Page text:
Tell us about the background of the field that inspired your work

PA: Previous epidemiological studies in humans have demonstrated that maternal infections result in long-term neuropsychiatric consequences in affected offspring. These effects persist even in the absence of direct fetal brain infection; fetal exposure to maternal infection is sufficient to disrupt normal fetal brain development. There has been increased interest in understanding the cellular and molecular basis for this effect in recent years, particularly given the high rate of COVID-19 infections during pregnancy. We sought to identify the cellular basis for the fetal brain response to maternal inflammation, and the corresponding transcriptional changes at a single-cell level in the developing brain. Microglia, the resident immune cells of the central nervous system, have been implicated in the fetal brain response to specific pathogens. We hypothesized that microglia are essential for the fetal brain response to maternal inflammation.

Can you give us the key results of the paper in a paragraph?

PA, BELO & ND-I: In this study, we built a comprehensive transcriptional atlas of microglia during cortical development, emphasizing their remarkable diversity and highlighting their expression of receptors relevant to maternal infection. We found that maternal inflammation in rodents leads to gene expression changes within microglia that persist until juvenile age. Importantly, we showed that maternal inflammation triggers extensive transcriptional changes in various neuronal and glial cortical cell types, and identified microglia as a key mediator of that response; in the absence of microglia, this response is abolished. Collectively, our data emphasizes the crucial and durable role of microglia in regulating the brain's response to maternal inflammation, thus highlighting microglia as a potential therapeutic target for neuropsychiatric conditions originating from maternal infection.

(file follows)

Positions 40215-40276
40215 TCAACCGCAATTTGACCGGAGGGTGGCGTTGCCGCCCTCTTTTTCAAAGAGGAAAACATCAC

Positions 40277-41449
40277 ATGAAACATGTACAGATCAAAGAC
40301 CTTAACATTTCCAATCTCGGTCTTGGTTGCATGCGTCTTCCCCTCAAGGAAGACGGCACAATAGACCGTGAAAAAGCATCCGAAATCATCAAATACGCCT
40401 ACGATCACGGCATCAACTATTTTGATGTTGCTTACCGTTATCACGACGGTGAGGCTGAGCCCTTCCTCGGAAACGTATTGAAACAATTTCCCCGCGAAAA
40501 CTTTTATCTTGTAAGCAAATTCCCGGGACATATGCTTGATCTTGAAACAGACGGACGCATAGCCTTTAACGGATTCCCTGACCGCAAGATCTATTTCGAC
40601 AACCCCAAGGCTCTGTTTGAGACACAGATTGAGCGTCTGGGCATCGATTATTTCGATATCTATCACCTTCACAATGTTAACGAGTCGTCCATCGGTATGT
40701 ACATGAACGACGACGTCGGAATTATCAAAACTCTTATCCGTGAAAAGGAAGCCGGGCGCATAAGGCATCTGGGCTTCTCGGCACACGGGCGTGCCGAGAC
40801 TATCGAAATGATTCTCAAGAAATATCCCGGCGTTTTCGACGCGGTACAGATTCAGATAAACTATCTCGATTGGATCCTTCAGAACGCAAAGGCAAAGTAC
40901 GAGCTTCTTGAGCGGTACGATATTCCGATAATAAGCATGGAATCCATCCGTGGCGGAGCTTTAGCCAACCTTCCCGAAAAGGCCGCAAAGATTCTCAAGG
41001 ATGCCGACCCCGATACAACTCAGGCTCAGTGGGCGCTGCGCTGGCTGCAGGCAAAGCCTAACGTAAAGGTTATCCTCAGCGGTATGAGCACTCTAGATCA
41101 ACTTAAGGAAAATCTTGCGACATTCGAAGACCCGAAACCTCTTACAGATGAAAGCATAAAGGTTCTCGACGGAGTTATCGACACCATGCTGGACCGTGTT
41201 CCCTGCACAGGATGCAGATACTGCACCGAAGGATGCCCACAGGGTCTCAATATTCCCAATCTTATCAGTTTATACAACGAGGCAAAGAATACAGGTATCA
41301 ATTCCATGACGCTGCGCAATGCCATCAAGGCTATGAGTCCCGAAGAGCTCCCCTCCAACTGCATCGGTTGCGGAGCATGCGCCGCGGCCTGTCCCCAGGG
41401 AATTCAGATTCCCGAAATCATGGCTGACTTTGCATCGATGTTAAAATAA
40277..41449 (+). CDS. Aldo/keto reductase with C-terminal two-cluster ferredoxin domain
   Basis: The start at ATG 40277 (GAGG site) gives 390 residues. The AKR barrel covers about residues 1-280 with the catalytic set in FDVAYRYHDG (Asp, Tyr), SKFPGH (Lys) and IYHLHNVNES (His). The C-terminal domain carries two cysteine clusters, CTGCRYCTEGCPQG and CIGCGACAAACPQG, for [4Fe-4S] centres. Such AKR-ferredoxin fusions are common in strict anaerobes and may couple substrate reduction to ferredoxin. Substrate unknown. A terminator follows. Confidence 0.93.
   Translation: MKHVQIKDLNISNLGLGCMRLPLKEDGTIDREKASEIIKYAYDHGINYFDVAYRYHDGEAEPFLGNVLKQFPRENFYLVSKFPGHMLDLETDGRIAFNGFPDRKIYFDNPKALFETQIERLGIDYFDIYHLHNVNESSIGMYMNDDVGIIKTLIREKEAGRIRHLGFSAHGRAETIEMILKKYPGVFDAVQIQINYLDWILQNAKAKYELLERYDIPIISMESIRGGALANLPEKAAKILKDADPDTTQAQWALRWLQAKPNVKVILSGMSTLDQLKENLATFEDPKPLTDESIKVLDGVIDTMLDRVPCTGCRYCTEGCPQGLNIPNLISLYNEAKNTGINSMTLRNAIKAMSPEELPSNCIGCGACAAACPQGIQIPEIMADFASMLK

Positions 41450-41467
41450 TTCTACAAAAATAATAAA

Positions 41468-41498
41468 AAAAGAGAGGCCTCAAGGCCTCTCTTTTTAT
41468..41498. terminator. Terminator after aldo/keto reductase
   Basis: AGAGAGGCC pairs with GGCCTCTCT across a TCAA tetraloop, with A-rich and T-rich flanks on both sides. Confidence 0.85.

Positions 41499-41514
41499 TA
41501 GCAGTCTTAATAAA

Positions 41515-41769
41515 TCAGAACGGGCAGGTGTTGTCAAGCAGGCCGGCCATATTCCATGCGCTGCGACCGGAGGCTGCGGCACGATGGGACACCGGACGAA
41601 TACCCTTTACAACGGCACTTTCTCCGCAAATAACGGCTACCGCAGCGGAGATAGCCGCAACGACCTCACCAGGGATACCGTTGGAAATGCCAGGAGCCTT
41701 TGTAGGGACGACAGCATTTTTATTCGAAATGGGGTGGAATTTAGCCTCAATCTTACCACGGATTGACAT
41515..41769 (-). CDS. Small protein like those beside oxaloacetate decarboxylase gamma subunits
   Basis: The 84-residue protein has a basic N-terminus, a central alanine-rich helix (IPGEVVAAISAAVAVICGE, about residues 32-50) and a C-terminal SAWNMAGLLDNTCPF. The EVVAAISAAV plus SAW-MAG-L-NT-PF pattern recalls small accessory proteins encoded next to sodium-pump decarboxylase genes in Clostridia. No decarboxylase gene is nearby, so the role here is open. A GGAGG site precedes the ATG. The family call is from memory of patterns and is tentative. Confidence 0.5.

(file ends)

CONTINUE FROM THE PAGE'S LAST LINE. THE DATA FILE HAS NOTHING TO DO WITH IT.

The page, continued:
We were amazed that the widespread transcriptional changes induced by maternal immune activation in multiple cell types were nearly eliminated in the absence of microglia

When doing the research, did you have any particular result or eureka moment that has stuck with you?

BELO: Analysing the single-cell sequencing results from the first CSF1R knockout (which lacks microglia) experiment was particularly exciting for us. We were amazed that the widespread transcriptional changes induced by maternal immune activation in multiple cell types were nearly eliminated in the absence of microglia. These data convinced us that microglia play a crucial role in the fetal brain response to inflammation in utero.

Fluorescence image of microglia (red) and Hes1 RNA (white) in the mouse juvenile cerebral cortex

Fluorescence image of microglia (red) and Hes1 RNA (white) in the mouse juvenile cerebral cortex

And what about the flipside: any moments of frustration or despair?